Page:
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Two species of armyworms are consistent pests of forages and pastures in Alabama. The true armyworm and fall armyworm both belong to a family of moths called Noctuidae, which includes other important pests such as the corn earworm. A cool, wet spring can lead to outbreaks of the true armyworm in cool-season grasses.

The true armyworm, Mythimna unipuncta, is a spring pest of cool-season grasses and fall fescue. Fall armyworms, Spodoptera frugiperda, are summer pests of bermudagrass, fescue, and fall-seeded grasses. Armyworms get their name from the large populations moving all at once into a previously un-infested area.

In Alabama, producers typically see true armyworms every year in forages. However, only during outbreak years do they reach pest status and cause economic damage. On the other hand, fall armyworms are a consistent pest that reach economic levels nearly every year.

In the springtime, true armyworms can significantly damage forage grasses or small grains. Fall armyworms usually first appear in early fall in bermudagrass. In outbreak years, fall armyworms can also show up in the spring. Damage from both fall armyworms and true armyworms often goes unnoticed until the worms are bigger and severe defoliation occurs. It may even seem like the damage happened over night. When the worms are early instars, they are small and do not eat much. However, as they get older and bigger, the later instars consume much larger amounts (Figure 1).

fall army worms

Figure 1. Relative amounts of food eaten by a fall armyworm caterpillar during each growth stage. In summer, a caterpillar feeds for about 14 days, but most of the food is consumed in the last four days.


Figure 2. True armyworms in a sweep net.

Figure 2. True armyworms in a sweep net.

Eggs of true armyworms and fall armyworms look similar. They are laid in masses of 50 or more eggs, usually on lower leaves. Areas of well-watered, dense growth are especially favorable for egg laying. The female moth covers the egg mass with scales that give them a white or pink fuzzy appearance. The eggs are white or beige and flat against the leaf surface with a dome-shaped top.

True armyworms look similar to fall armyworms but the two can be distinguished by looking at their head capsule. Fall armyworms have an inverted “Y” on their head, while true armyworms are lacking the “Y” and have a mottled coloration. True armyworms (Figure 2) have varied coloration but will have a pair of dark spots in each abdominal segment. They also have multiple longitudinal stripes down their body. Fall armyworms can be distinguished by their characteristic head capsule and also four small dark dots on the last abdominal segment. These four dots form a square and are found on every fall armyworm.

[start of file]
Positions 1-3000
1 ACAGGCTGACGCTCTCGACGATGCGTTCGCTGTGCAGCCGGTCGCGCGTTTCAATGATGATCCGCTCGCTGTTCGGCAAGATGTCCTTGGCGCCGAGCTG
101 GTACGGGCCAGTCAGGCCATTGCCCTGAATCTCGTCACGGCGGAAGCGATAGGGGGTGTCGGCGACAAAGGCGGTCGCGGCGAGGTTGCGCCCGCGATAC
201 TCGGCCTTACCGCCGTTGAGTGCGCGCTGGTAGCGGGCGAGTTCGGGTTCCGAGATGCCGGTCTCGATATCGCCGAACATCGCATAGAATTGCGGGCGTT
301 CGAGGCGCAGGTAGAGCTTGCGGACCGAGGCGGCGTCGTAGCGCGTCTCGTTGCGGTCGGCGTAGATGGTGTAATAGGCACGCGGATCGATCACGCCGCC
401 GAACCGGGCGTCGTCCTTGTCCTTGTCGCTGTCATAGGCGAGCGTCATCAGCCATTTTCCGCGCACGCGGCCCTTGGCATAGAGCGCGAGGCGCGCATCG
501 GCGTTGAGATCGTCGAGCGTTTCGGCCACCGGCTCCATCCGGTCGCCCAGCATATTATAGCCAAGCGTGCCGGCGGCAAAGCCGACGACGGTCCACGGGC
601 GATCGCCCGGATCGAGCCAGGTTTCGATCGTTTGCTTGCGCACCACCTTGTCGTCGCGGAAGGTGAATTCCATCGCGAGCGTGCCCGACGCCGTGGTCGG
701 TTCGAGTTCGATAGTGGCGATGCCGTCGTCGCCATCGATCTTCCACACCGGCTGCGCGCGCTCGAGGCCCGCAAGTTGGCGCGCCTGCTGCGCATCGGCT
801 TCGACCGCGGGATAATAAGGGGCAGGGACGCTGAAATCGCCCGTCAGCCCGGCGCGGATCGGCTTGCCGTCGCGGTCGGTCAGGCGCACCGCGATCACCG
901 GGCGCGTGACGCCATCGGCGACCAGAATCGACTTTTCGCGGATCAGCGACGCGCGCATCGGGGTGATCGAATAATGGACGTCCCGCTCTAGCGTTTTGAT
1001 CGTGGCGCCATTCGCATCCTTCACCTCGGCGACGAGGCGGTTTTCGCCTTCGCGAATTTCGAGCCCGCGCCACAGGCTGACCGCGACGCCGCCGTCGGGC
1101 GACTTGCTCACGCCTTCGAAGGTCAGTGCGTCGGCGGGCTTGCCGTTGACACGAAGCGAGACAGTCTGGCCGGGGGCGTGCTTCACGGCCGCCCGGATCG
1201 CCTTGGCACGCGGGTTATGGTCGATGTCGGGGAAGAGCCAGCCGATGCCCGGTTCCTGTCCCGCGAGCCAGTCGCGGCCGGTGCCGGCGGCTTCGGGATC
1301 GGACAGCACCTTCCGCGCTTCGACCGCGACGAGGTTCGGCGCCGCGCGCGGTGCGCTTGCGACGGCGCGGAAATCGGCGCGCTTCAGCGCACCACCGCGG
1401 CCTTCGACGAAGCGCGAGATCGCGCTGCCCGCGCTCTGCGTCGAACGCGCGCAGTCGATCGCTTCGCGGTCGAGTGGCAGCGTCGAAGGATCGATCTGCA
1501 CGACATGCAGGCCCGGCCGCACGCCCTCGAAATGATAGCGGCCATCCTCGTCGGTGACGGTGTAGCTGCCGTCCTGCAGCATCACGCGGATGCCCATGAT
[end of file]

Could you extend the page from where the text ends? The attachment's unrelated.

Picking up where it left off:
True armyworm damage is similar to that of fall armyworm. True armyworms will defoliate the foliage but can also clip or damage the heads of maturing wheat plants. In young corn, they will chew the plants at the ground, similar to cutworm damage. True armyworm damage appears brown, similar to drought damage. The area will grow as the armyworms continue to feed on foliage. True armyworms prefer fescue and other cool-season grasses and will rarely feed on bermudagrass. There are several generations per year, but it is the first generation in the spring that is responsible for the damage.

Because small worms are hard to spot and do not consume large amounts, scouting regularly is important. Use a sweep net in wheat or pastures to find worms. Avoid scouting in the heat of the day as the worms will be hiding in or on the soil or in leaf litter. Visit several parts of the field when you are scouting to get an accurate representation. Increased bird activity in the field may also be a sign that you have armyworms.


High temperatures and natural enemies, such as parasitoids or predators, will help reduce populations of true armyworms in the field. But remember that 80 percent of the damage is caused by the biggest caterpillars as they get ready to pupate. So, if large caterpillars continue to feed, incidental defoliation may turn to head clipping and thus yield loss. An insecticide application should only be made after considering the size of the worms and the growth stage of the hay. If the field is ready for harvest, you can cut and bale as soon as possible rather than applying an insecticide.

There are several chemicals that will work well in grains and pastures, but it is important to get adequate coverage regardless of the product. Larger worms are harder to control than smaller worms. Pyrethroids can provide immediate knockdown and work well on small or medium worms. Insect growth regulators work best on small worms and will have no effect on larger worms that are ready to pupate. Pyrethroids will have a shorter residual than insect growth regulators.

Follow the label for grazing or harvest restrictions and choose one that has the necessary residual for your infestation. Treatments in small grains are warranted when larval numbers exceed four larvae per square foot before pollen shed and eight larvae per square foot after pollen shed. In grass forages, treat if you find two to three larvae per square foot. A list of approved chemicals can be found in the Alabama Extension Pasture and Forage IPM Guide.

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